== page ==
This machine bracket has been designed using a gyroid lattice infill and titanium in place of 17-4PH stainless steel. (Photo courtesy Business Wire.)
This machine bracket has been designed using a gyroid lattice infill and titanium in place of 17-4PH stainless steel. (Photo courtesy Business Wire.)

Desktop Metal has qualified the use of titanium alloy Ti-6Al-4V (Ti64) powder for its Studio System 2 3D printer.

According to the company, it is the first to make the material commercially available for extrusion-based bound metal additive manufacturing (AM) technologies.

Ti64 has a high strength-to-weight ratio and is suitable for production applications in industries such as aerospace and defense, automotive, and oil and gas. It is also biocompatible, making it of use in medical applications such as surgical devices and implants, Desktop said.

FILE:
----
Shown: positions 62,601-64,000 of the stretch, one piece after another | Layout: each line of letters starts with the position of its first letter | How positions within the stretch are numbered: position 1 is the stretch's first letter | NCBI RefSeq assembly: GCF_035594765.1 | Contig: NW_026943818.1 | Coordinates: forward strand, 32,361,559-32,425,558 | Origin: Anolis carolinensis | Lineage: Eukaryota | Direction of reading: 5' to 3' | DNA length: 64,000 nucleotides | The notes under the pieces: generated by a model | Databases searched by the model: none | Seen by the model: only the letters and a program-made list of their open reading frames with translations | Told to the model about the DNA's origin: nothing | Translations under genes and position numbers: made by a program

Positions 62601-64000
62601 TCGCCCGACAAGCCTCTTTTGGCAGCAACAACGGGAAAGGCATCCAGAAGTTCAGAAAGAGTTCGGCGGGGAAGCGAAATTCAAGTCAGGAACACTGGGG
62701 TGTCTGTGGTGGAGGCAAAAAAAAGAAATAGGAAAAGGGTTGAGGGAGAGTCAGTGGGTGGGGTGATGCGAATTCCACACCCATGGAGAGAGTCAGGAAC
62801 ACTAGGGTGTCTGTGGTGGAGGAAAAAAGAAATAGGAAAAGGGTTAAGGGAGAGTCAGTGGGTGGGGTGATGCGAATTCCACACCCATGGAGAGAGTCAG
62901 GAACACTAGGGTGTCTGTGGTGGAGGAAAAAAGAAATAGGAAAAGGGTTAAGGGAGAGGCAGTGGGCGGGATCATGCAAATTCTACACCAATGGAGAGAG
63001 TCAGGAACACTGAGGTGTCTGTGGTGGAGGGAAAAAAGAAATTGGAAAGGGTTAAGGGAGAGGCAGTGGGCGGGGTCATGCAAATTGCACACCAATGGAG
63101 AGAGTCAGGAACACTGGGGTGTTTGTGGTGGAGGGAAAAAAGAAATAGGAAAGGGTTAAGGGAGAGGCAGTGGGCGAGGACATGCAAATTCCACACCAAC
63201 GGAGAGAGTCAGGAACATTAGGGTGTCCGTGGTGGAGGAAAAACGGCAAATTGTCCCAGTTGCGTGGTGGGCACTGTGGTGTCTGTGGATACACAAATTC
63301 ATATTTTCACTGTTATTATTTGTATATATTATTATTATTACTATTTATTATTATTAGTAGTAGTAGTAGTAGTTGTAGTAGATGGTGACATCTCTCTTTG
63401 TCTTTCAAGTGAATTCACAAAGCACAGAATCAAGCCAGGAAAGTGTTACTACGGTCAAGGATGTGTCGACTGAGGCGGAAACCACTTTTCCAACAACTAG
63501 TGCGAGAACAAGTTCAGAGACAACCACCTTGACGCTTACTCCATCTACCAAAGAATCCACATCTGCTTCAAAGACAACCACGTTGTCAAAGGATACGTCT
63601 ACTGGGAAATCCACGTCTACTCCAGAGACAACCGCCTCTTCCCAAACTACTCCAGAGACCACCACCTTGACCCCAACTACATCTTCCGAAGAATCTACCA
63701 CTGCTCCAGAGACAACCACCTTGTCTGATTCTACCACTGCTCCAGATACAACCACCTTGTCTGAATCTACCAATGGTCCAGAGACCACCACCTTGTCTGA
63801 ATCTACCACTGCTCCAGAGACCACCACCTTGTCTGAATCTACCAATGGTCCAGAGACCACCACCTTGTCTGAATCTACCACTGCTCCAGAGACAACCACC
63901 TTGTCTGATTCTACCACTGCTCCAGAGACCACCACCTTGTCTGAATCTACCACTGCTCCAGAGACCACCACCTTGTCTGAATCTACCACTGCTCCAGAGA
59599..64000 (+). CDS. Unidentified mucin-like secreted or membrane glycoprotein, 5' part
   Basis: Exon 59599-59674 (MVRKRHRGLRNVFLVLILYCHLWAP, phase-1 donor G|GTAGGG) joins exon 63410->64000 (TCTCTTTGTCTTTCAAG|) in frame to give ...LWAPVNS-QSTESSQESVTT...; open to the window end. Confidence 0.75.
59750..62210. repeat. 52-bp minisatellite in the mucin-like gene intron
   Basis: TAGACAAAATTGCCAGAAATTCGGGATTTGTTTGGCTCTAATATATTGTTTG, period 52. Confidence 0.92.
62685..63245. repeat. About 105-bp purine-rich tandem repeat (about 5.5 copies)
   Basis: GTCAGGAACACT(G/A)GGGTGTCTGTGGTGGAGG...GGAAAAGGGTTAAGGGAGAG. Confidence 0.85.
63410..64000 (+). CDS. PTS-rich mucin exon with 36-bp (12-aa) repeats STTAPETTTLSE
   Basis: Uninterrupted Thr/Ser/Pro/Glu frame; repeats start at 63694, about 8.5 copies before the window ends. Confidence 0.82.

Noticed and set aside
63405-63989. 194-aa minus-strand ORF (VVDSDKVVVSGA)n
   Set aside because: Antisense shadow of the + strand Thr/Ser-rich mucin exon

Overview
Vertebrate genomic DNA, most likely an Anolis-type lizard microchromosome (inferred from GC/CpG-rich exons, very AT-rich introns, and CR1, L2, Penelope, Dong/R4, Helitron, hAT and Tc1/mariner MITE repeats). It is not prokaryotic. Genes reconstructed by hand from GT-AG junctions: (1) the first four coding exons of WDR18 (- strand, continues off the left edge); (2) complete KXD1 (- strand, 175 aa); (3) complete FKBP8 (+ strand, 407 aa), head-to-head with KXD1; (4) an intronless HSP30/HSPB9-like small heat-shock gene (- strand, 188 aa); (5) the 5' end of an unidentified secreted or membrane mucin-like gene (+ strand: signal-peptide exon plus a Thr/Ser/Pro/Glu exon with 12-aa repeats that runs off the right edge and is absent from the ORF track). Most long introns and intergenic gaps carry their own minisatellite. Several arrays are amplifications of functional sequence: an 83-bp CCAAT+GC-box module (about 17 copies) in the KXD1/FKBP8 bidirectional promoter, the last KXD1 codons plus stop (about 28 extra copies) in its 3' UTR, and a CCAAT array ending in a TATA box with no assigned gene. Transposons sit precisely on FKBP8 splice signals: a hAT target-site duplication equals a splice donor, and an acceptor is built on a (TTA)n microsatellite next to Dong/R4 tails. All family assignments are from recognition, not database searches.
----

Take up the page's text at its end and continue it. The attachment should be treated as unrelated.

Parts made with the material using the Studio 2 reportedly have 730 MPa yield strength, 845 MPa ultimate tensile strength, and 17% elongation.

‘Titanium has been a challenging material for bound metal 3D printing because it is both extremely reactive in powder form and difficult to sinter,’ said Jonah Myerberg, CTO of Desktop Metal.

‘3D printing with titanium is incredibly valuable in industries like aerospace because of the material’s ability to support complex and lightweight designs,’ said Steve Wozniak, co-founder of Privateer Space, a new satellite company focused on monitoring and cleaning up objects in space. ‘With the Studio System 2, the team at Privateer Space will be able to achieve the affordability and lightweighting capabilities needed to pave the way for our satellite design and launch.’

This story uses material from Desktop Metal, with editorial changes made by Materials Today.